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NBA Free Agency 2014: What can you expect from Steve Novak, and the fate of other #32 draft picks

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The Utah Jazz are a team built mostly from the draft, and beyond that, mostly with 1st round picks for the first time in team history. Let's take a look at what they have.

Elsa

Not every team is able to entice players to join their squad in free agency. In the case of the Utah Jazz, very few players have decided to take their talents to "Salt Lake". Trades happen, and the draft is a must, but they are much more important to the Jazz than free agency -- the team couldn't even get players to join them back when John and Karl were on the team. BECAUSE trades and the draft are more important let's take a look at each major piece we have on the team today, and try to see where they are in terms of the potential vs production axis.

The Utah Jazz have a #32 draft pick guy on their team, Steve Novak, by way of trade. Novak is a shooter's shooter, a guy who can catch and shoot, spot up, come off the screen, play the pick and pop, and make his free throws. Sadly, that's really all he can do. The #32 spot hasn't been equal to the greatness of the number; and in reality few players go from being drafted here to being an actual every day rotation player in the NBA. Check it:

1 1974 Jesse Dark 16 1989 Stanley Brundy 31 2004 Peter John Ramos
2 1975 Mel Utley 17 1990 Walter Palmer 32 2005 Daniel Ewing
3 1976 Mo Howard 18 1991 Chad Gallagher 33 2006 Steve Novak
4 1977 Toby Knight 19 1992 Brent Price 34 2007 Gabe Pruitt
5 1978 John Rudd 20 1993 Alphonso Ford 35 2008 Walter Sharpe
6 1979 Tony Zeno 21 1994 Jim McIlvaine 36 2009 Jermaine Taylor
7 1980 David Lawrence 22 1995 Terrence Rencher 37 2010 Dexter Pittman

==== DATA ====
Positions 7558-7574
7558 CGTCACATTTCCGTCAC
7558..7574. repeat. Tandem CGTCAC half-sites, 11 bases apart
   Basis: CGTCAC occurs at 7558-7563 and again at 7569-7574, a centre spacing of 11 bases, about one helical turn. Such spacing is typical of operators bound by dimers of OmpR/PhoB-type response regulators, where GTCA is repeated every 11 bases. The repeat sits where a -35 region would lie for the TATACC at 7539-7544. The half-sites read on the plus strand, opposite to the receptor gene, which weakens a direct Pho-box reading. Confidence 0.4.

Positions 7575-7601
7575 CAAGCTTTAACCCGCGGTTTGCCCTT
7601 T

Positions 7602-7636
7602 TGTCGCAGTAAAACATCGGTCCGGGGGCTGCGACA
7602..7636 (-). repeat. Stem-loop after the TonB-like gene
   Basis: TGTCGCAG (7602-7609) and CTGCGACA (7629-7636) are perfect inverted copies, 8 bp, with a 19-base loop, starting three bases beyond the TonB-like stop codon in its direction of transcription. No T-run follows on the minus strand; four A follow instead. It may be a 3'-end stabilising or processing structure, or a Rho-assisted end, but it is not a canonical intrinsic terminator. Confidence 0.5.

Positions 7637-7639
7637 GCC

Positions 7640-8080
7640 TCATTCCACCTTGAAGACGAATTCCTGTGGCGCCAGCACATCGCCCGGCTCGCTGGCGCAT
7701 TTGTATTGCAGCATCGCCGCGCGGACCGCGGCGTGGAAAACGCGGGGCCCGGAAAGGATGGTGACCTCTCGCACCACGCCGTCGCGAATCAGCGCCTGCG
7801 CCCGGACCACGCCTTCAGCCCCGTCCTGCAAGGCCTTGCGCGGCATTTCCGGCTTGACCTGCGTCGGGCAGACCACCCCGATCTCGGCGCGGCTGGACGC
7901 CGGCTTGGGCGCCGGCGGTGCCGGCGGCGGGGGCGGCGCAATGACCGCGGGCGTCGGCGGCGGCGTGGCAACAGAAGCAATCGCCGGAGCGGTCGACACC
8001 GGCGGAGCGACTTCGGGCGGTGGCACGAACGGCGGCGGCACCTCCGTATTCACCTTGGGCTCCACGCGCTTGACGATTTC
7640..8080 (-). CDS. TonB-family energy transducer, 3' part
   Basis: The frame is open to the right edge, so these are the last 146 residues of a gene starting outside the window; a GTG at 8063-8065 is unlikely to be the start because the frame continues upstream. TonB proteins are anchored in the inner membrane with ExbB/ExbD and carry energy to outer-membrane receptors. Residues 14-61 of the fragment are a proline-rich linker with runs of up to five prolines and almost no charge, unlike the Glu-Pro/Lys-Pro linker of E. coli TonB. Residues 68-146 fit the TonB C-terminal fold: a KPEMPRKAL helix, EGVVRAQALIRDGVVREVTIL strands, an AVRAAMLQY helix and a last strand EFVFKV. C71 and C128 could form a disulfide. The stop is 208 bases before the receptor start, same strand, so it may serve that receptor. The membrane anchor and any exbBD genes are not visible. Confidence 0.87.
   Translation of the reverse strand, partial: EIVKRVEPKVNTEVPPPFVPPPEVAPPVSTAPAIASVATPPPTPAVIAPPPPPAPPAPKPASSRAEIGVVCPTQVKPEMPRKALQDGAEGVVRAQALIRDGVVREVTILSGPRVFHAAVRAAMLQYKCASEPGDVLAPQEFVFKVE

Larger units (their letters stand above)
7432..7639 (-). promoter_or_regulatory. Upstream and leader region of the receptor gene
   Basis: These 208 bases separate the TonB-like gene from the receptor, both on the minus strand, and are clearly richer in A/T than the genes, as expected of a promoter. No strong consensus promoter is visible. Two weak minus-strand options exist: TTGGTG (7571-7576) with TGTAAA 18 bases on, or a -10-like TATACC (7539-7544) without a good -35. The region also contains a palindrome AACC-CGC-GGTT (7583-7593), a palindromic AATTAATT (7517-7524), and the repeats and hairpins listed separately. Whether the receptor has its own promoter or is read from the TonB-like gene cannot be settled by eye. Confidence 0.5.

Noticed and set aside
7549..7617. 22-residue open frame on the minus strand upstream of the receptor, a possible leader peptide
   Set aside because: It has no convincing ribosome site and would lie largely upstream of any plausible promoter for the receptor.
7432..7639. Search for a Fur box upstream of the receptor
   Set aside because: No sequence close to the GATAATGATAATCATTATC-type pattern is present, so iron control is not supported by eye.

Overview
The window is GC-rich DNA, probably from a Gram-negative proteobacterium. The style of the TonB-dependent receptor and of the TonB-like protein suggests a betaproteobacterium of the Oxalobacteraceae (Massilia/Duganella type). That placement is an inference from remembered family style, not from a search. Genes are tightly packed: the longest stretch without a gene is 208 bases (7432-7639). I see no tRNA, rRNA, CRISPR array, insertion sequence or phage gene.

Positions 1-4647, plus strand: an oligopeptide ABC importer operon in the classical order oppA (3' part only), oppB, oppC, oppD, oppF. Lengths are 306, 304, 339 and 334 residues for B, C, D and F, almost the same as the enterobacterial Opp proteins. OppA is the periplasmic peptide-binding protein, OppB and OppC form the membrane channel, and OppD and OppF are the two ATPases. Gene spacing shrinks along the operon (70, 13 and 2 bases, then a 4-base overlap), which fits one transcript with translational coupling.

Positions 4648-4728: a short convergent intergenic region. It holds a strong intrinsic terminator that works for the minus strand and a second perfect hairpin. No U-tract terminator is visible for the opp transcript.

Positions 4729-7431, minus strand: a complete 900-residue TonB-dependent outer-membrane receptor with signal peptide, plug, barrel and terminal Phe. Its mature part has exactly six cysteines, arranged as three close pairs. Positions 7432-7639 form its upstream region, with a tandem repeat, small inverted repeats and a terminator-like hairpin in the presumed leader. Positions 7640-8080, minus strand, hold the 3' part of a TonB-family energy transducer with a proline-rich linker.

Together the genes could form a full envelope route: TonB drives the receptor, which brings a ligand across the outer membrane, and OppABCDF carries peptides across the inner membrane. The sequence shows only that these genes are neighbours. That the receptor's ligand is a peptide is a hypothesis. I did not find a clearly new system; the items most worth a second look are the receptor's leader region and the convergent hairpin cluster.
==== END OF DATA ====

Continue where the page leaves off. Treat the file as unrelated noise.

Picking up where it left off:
8 1981 Mike Olliver 23 1996 Ryan Minor 38 2011 Justin Harper
9 1982 Richard Anderson 24 1997 James Cotton 39 2012 Tomas Satoransky
10 1983 Michael Britt 25 1998 Rashard Lewis 40 2013 Alex Abrines
11 1984 Eric Turner 26 1999 Michael Ruffin 41 2014 K.J. McDaniels
12 1985 Nick Vanos 27 2000 A.J. Guyton
13 1986 Cedric Henderson 28 2001 Will Solomon
14 1987 Bob McCann 29 2002 Vincent Yarbrough
15 1988 Charles Shackleford 30 2003 Luke Walton

K.J. is supposed to be really good, but in the grand history of this spot there have only been 6 real rotation guys, and only one guy who was really good. By comparison, there have been 8 guys drafted here who didn't even play one second in the NBA.

Rashard Lewis is the prize of this bunch, and really jacks up the averages for everyone else. Who is the second best player? Brent Price? Michael Ruffin? Charles Shackleford? Maybe Toby Knight from back in 1977? It's hard to say with any certainty, but one thing is known for sure -- right now Steve Novak is on the forgettable part of the list, within a list of forgettables.

Overall a guy from this part of the draft (over the last four decades) averages 18.3 mpg, and in that time gets 6.7 ppg, 3.2 rpg, and 1.3 apg. It's not astounding. It is, however, astoundingly bad within the last decade of this investigation. From 2004 onwards these #32 draft picks have only been averaging 11.5 mpg, and in that time 4.1 ppg, 1.3 rpg, and 0.4 apg. In fact, they average more spg than apg. That's just what these guys are.

I don't know how much Steve Novak has left in the tank, but as far as the #32s go he's a poor man's version of a poor man's version of Rashard Lewis. Novak is now going to be 31 and going into his 9th season in the league. Last he he played 10.0 mpg for a playoff team, and only played in 54 games. He's a one trick pony, but it's a trick that this Jazz team is really going to need -- unless of course, Rodney Hood just shows that he's absolutely superior in every dimension and is also okay at threes. Personally, I would give all of Novak's minutes at the PF to Hoor right now. At least Hood has the potential to improve on defense. Whereas I don't think Novak, like most of the #32 draft picks in the last four decades, have much potential to improve.

Rashard was the best. His 23.1 BARPS per game average is astounding for a second rounder. Steve, on the other hand, averages 6.8 BARPS per game. As a result, I fear for K.J. McDaniels, history is against him. And similarly, unless something goes wrong, the minutes crunch in Utah will be mostly against Steve Novak too.

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